Abduction of Jakub Fiszman

The abduction and murder of Jakub Fiszman (1956 – October 1996) was a crime that took place in Eschborn, Germany, in 1996. The investigation and trial of the perpetrators, house painter Rainer Körppen and his son Sven Körppen,[1][2] produced substantial public and media attention,[3] including TV documentaries.[4] In the 2000s, it also spawned a series of lawsuits related to the privacy of the perpetrators.

Abduction and murderEdit

The victim, Jakub Fiszman, was a millionaire German businessman from Frankfurt am Main. He was seized and carried off, even though injured, of the premises of his corporation in Eschborn on October 1, 1996.[5] On October 10, the abductors received the ransom payment of four million Deutsche Mark that they had demanded.[5]

Rainer and Sven Körppen, along with three other people, were arrested by the police of the state of Hessen on October 16, 1996.[5] The badly decomposed body of Jakub Fiszman was eventually found on October 19 in the Taunus mountains, after a massive search operation involving some 500 police officers.[5] The forensic report indicated that he was bludgeoned to death with a blunt instrument.[4] Fiszman was buried on October 22, 1996, with great public attention.

Trial and convictionEdit

Criminal proceedings against Rainer and Sven Körppen began on October 2, 1997. On October 1, 1998, the principal perpetrator Rainer Körppen was sentenced to life in prison and to indefinite security detention (Sicherungsverwahrung). Sven Körppen was sentenced to twelve years of imprisonment.[1][2] He was released in May 2006. He committed suicide in November 2010.[6]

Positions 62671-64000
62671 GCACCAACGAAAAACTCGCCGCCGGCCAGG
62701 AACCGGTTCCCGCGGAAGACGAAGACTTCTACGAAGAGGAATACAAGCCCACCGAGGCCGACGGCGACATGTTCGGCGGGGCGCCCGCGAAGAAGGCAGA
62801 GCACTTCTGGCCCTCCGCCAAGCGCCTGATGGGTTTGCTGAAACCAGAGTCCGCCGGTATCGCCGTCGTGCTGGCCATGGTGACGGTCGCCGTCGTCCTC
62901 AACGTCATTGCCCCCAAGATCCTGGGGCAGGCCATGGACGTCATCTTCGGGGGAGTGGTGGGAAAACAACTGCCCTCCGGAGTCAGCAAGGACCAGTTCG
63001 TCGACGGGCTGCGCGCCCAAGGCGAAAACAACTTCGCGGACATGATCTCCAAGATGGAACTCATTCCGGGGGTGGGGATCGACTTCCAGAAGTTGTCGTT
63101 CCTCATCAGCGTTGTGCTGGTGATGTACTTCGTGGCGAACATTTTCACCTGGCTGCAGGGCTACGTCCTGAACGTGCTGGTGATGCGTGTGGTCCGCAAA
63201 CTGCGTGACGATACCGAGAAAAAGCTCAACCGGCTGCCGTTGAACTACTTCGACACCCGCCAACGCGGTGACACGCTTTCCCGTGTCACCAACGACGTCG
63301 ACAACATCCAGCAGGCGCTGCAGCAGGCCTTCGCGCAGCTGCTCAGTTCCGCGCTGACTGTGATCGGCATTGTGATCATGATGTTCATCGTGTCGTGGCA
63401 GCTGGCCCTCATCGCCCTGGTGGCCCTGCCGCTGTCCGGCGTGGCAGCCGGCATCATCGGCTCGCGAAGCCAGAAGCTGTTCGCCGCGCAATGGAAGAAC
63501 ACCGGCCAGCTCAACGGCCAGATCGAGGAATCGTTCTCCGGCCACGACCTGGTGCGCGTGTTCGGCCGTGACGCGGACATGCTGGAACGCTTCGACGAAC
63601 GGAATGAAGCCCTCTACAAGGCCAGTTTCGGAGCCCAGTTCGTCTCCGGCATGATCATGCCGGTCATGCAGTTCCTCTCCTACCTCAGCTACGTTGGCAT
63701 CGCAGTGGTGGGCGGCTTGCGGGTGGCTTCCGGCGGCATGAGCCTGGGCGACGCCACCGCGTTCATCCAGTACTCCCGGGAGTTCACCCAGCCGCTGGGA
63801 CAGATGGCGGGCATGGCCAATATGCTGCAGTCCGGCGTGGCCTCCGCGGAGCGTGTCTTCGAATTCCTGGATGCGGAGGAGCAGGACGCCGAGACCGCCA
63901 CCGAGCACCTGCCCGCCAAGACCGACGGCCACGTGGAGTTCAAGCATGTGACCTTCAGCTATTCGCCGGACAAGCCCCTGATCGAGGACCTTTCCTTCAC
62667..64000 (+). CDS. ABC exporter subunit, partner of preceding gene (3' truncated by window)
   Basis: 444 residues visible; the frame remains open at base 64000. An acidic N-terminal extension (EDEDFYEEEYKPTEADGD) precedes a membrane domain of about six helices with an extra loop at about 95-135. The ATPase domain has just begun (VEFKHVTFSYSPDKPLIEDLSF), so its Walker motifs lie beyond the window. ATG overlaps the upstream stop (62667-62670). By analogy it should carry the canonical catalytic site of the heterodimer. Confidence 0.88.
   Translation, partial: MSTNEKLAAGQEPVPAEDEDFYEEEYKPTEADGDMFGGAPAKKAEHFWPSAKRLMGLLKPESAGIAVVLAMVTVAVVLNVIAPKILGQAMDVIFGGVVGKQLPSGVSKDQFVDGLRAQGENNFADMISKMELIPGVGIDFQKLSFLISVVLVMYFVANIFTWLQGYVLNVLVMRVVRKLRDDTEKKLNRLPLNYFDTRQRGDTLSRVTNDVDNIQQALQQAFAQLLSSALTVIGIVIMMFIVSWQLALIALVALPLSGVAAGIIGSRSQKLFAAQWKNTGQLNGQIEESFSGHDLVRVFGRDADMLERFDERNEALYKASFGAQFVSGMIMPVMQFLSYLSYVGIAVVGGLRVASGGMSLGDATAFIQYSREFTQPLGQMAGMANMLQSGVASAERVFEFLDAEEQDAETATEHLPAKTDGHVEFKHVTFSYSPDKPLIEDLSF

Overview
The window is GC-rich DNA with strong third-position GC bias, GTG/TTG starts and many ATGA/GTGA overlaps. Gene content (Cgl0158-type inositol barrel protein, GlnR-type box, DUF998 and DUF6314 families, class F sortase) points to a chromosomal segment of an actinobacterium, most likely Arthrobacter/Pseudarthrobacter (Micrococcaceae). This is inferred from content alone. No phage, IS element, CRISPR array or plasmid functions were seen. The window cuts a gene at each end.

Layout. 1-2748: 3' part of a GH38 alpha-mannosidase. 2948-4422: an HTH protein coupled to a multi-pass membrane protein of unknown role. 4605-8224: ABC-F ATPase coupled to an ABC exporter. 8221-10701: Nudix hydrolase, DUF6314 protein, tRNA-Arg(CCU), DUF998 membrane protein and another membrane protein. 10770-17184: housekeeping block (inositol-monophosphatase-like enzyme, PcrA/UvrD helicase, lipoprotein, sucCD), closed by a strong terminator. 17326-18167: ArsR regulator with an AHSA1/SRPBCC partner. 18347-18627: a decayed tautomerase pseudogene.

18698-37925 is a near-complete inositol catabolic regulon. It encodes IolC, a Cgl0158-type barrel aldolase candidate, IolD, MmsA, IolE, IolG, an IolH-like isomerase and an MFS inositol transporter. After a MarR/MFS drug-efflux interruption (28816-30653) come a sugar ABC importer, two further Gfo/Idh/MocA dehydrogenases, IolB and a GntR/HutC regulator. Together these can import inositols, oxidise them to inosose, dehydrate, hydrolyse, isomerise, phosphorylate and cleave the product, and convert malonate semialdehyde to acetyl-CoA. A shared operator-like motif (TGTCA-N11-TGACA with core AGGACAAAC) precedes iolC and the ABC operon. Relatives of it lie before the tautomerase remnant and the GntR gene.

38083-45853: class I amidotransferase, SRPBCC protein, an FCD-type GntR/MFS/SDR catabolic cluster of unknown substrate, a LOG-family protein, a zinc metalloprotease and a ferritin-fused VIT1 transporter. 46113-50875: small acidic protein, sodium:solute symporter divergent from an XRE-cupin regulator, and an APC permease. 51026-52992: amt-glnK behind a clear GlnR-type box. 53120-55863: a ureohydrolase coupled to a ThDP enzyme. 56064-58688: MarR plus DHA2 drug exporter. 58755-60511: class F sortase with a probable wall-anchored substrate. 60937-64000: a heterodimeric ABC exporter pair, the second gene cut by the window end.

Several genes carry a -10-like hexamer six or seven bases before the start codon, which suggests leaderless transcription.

Privacy lawsuitsEdit

From prison, Rainer Körppen has filed suits against various German media, including the Berliner Zeitung, the Hessischer Rundfunk and the Norddeutscher Rundfunk, claiming that the reproduction of his full name in the online archives of the media coverage about his crime is in violation of his right to privacy. Even though he has little chance of ever being released, the Landgericht (state court) Hamburg has sided with him in several cases, holding that "reporting about a crime committed by a convicted person may substantially infringe their fundamental right to the free development of their personality". On appeal, however, the Oberlandesgericht (supreme state court) Hamburg and Frankfurt[7] have refused to order online archives to be altered.

See alsoEdit


  1. ^ a b dpa (1998-10-01). "Lebenslänglich für Körppen" (in German). Rhein-Zeitung. Archived from the original on 2011-07-19.
  2. ^ a b "Father, son convicted of kidnapping, murder". Associated Press. 1998-10-01.
  3. ^ See e.g. Lucas Delattre (1997-01-31). "Le kidnapping de millionnaire, spécialité allemande" (in French). Le Monde.
  4. ^ a b "Familienbande - Der Mörder und sein Sohn" (in German). Hessischer Rundfunk. 2006-06-29. Archived from the original on 2007-10-01.
  5. ^ a b c d "Chronologie: Die Entführung und Ermordung Jakub Fiszmans" (in German). Rhein-Zeitung. 1997-10-04.
  6. ^ Artikel vom 2.12.2010 Archived 2010-12-04 at the Wayback Machine im Wiesbadener Kurier (retrieved 12.12.2010)
  7. ^ René Martens (2007-10-31). "Der zukünftigen Freiheit zuliebe" (in German). Frankfurter Rundschau.